Live from Italy, it's an Irving Berlin-themed fundraiser
Performer's heart beats to the rhythms of Irving Berlin's music
PITTSFIELD — It's been said that home is where the heart is. Pianist, actor and playwright Hershey Felder's heart is never more at home than when it is beating on stage when he performs as any one of the American or European composers that are the subjects of his solo shows — Gershwin, Chopin, Bernstein, Beethoven, Tchaikovsky, Debussy, Liszt.
It's American songwriter Irving Berlin's turn Sunday evening when Felder's heart beats to Berlin's tunes in a benefit for Berkshire Theatre Group, and 11 other not-for-profit American regional theaters and one classical music organization. Felder will live-stream "Hershey Felder as Irving Berlin" from an undisclosed location — "for privacy reasons," Felder said in an email — in his adopted home: Florence, Italy.
The show begins at 8 p.m. — 1 a.m. in Florence — and will be available for an additional 72 hours after the live performance. The charge is $50 per household with 50 percent of each purchase benefiting BTG.
Patrons will receive confirmation of their purchase via email, followed by a reminder email on Saturday that will include a viewing link and a video demonstration for viewing on their smart TV, computer, smartphone or tablet.
Typical of his solo shows is a lively and informative post-performance exchange between Felder and his audience. That will be no less the case Sunday. Audience members will be able to communicate directly with Felder via text or online.
"Hershey fell in love with the Berkshires last year when he performed ('George Gershwin Alone') at our Colonial Theatre," BTG artistic director and CEO Kate Maguire said by email, "and we fell in love with (him). This ... event is a result of that collaboration and continuing relationship."
The idea was born from a conversation between Felder and an acquaintance.
"I think everyone wants to do whatever they can, to aid in any way," Felder said in an email interview, referring to the coronavirus pandemic. "Two weeks ago I was on the phone here in Florence with a neighbor and I asked him if I could volunteer for food delivery service, or something for the aged — and he said 'the best thing you can do is make music.' And that got me to thinking, that if that is what I am to do, while I can entertain here in Italy, there is something I must do for the many theaters who have hosted me over the years as well as my own staff in the U.S. who have looked after me for so long."
In addition to BTG, other beneficiaries of Sunday's event are Goodman Theatre in Chicago; Actors Theatre of Louisville (Ky.); Cleveland Playhouse; 59E59 Theaters in New York; Seattle Rep; Pittsburgh Public Theatre; California theaters in Berkeley, San Diego, Palo Alto, Laguna Beach, and Beverly Hills; and Lyric Chamber Music Society in New York.
Felder said he chose May 10 for the performance because it is Mother's Day here and "because we knew that as of May 4, there would be a gentle 'back to work' policy [in Florence] which meant that the film crew that I work with here ... would be able to move about so that we could make this work. We only went 'live' with the idea, once we knew this would be a possibility."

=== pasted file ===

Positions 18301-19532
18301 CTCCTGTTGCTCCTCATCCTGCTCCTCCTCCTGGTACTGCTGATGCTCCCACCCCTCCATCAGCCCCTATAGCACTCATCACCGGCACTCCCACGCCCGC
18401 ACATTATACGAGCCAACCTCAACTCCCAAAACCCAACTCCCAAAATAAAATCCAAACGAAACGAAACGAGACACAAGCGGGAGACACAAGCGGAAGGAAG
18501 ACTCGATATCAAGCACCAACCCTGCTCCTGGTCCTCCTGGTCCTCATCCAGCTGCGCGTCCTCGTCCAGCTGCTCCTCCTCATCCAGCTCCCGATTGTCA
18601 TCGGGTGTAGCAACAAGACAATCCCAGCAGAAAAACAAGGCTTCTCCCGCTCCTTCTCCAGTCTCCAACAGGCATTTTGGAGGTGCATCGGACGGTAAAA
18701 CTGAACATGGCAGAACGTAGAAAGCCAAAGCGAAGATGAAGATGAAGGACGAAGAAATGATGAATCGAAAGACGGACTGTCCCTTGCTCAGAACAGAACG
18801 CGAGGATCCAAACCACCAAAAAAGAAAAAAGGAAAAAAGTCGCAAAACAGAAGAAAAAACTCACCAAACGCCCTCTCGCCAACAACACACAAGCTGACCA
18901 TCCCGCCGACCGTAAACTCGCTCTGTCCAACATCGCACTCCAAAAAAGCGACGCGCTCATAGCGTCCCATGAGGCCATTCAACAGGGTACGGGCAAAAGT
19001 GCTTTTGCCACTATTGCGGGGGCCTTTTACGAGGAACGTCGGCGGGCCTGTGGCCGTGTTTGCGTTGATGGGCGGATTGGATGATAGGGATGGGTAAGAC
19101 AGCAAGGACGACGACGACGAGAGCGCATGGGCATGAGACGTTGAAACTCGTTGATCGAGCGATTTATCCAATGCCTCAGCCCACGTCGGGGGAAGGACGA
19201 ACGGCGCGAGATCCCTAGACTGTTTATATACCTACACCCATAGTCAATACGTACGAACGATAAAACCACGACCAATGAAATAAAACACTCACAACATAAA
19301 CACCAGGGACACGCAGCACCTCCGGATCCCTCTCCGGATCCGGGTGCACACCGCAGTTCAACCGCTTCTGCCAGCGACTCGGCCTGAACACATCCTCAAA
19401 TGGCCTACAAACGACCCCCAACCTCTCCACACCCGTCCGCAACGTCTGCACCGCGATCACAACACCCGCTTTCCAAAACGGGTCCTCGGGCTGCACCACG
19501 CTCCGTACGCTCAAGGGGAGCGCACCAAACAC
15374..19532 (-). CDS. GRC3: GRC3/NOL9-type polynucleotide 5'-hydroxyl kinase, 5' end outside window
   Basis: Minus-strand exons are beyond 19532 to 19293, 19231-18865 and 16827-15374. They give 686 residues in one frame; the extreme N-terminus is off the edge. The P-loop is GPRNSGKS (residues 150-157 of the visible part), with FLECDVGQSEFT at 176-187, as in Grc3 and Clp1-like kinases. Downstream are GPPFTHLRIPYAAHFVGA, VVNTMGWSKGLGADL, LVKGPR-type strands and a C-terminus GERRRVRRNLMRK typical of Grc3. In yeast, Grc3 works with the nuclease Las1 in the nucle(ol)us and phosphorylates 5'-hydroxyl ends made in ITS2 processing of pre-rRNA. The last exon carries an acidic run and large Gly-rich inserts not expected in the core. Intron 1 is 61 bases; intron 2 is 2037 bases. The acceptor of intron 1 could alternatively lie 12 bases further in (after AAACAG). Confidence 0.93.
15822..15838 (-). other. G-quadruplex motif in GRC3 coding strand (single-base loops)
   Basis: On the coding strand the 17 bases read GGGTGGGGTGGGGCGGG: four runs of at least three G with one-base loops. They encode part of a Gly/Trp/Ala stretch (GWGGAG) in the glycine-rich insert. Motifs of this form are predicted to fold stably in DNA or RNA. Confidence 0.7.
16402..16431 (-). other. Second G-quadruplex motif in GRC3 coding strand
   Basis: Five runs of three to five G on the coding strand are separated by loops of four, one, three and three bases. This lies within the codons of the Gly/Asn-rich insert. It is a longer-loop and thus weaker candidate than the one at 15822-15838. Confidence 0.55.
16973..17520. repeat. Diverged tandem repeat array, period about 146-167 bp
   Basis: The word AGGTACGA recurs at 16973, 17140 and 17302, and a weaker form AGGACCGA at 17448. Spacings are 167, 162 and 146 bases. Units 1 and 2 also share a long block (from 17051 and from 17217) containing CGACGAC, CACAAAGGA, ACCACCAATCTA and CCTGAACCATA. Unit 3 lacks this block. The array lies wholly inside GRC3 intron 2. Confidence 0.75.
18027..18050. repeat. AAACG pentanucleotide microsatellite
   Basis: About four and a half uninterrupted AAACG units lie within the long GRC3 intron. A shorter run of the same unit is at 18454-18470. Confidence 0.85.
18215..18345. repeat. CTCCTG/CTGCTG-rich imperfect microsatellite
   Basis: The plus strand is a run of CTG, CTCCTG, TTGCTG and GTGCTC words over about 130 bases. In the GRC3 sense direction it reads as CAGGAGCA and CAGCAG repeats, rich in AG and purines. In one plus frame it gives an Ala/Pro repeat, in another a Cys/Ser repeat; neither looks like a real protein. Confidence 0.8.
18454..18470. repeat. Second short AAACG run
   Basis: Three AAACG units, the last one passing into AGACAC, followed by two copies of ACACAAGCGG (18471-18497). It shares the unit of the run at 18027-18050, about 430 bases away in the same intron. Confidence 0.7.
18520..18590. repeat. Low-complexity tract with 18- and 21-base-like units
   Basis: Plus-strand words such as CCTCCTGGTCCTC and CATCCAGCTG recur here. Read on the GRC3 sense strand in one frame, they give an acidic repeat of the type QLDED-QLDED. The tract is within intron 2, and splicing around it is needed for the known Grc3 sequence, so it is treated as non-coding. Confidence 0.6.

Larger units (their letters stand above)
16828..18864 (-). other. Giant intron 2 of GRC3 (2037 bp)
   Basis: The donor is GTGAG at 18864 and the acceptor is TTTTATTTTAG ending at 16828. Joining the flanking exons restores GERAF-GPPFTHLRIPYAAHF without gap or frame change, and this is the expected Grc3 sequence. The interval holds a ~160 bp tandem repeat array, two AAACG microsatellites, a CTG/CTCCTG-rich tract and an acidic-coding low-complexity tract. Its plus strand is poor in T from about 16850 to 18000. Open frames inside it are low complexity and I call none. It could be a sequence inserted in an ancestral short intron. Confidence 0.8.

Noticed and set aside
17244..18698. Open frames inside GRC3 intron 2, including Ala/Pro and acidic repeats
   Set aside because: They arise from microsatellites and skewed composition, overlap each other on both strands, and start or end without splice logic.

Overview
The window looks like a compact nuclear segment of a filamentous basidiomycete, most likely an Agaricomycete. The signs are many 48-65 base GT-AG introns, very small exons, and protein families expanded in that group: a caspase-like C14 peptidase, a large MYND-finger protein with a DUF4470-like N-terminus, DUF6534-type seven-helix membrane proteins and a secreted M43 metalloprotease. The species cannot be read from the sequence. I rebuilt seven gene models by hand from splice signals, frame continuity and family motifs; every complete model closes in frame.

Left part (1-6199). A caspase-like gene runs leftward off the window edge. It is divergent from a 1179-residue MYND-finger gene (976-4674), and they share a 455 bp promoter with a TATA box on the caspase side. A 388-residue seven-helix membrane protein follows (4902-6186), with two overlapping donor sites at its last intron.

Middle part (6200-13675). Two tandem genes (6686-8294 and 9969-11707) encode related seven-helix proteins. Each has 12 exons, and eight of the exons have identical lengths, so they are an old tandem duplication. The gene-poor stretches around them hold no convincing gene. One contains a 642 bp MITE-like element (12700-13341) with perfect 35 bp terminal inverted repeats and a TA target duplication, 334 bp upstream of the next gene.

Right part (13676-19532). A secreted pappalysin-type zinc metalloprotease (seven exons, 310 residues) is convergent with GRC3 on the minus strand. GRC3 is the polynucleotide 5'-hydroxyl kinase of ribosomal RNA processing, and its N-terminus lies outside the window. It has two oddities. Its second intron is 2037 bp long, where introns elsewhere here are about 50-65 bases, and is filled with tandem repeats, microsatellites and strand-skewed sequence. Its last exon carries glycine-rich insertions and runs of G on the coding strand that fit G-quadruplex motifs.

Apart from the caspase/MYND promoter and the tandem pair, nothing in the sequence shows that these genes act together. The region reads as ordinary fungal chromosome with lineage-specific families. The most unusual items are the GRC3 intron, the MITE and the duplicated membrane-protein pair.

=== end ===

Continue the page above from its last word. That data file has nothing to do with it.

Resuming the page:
One of eight children, Berlin (1888-1989) and his family emigrated to the United States from Byelorussia in 1893. He published his first song in 1907 and had his first major hit, "Alexander's Rag Time Band," in 1911. Apparently, Berlin fell ill during the pandemic of 1918, something Felder hadn't known in the years since he first performed this show in 2014 and only now discovered. He's inserted this episode in Berlin's life into the show.
"Hershey Felder as Irving Berlin" is set in Berlin's Beekman Place home in New York on Christmas Eve 1989, nine months before his death in his sleep at home. With carolers singing Berlin's signature "White Christmas" outside, the venerable centenarian reflects on his life and a career that spanned five decades and left an indelible mark on American popular music and culture.
Berlin wrote the complete scores for 17 Broadway musicals, among them "Miss Liberty," "Call Me Madam," and, most famously, "Annie Get Your Gun." His extensive Hollywood credits include "Top Hat," "Holiday Inn," "White Christmas," "Easter Parade," "Alexander's Ragtime Band" and "There's No Business Like Show Business." His rich song catalog includes, among others, "God Bless America," "White Christmas," "Alexander's Ragtime Band," "Always," "Easter Parade," "There's No Business Like Show Business," "Blue Skies," "Cheek to Cheek," "How Deep is the Ocean?" "Puttin' on the Ritz," "It's a Lovely Day Today."
He also was a co-founder of ASCAP (American Society of Composers, Authors and Publishers); founded his own music publishing company; and built his own Broadway theater, the Music Box, with producer Sam Harris. Among his many honors were the Congressional Gold Medal for "God Bless America" and other patriotic songs from President Eisenhower in 1954; and the Freedom Medal from President Ford in 1977.
Berlin's songs may well have ended but his melodies linger on because, Felder said, Berlin "speaks to humanity.
"He always said he wrote for the people in the most elegant of ways. That, he most certainly did, and the staying power of his art proves that he was as good as his word."
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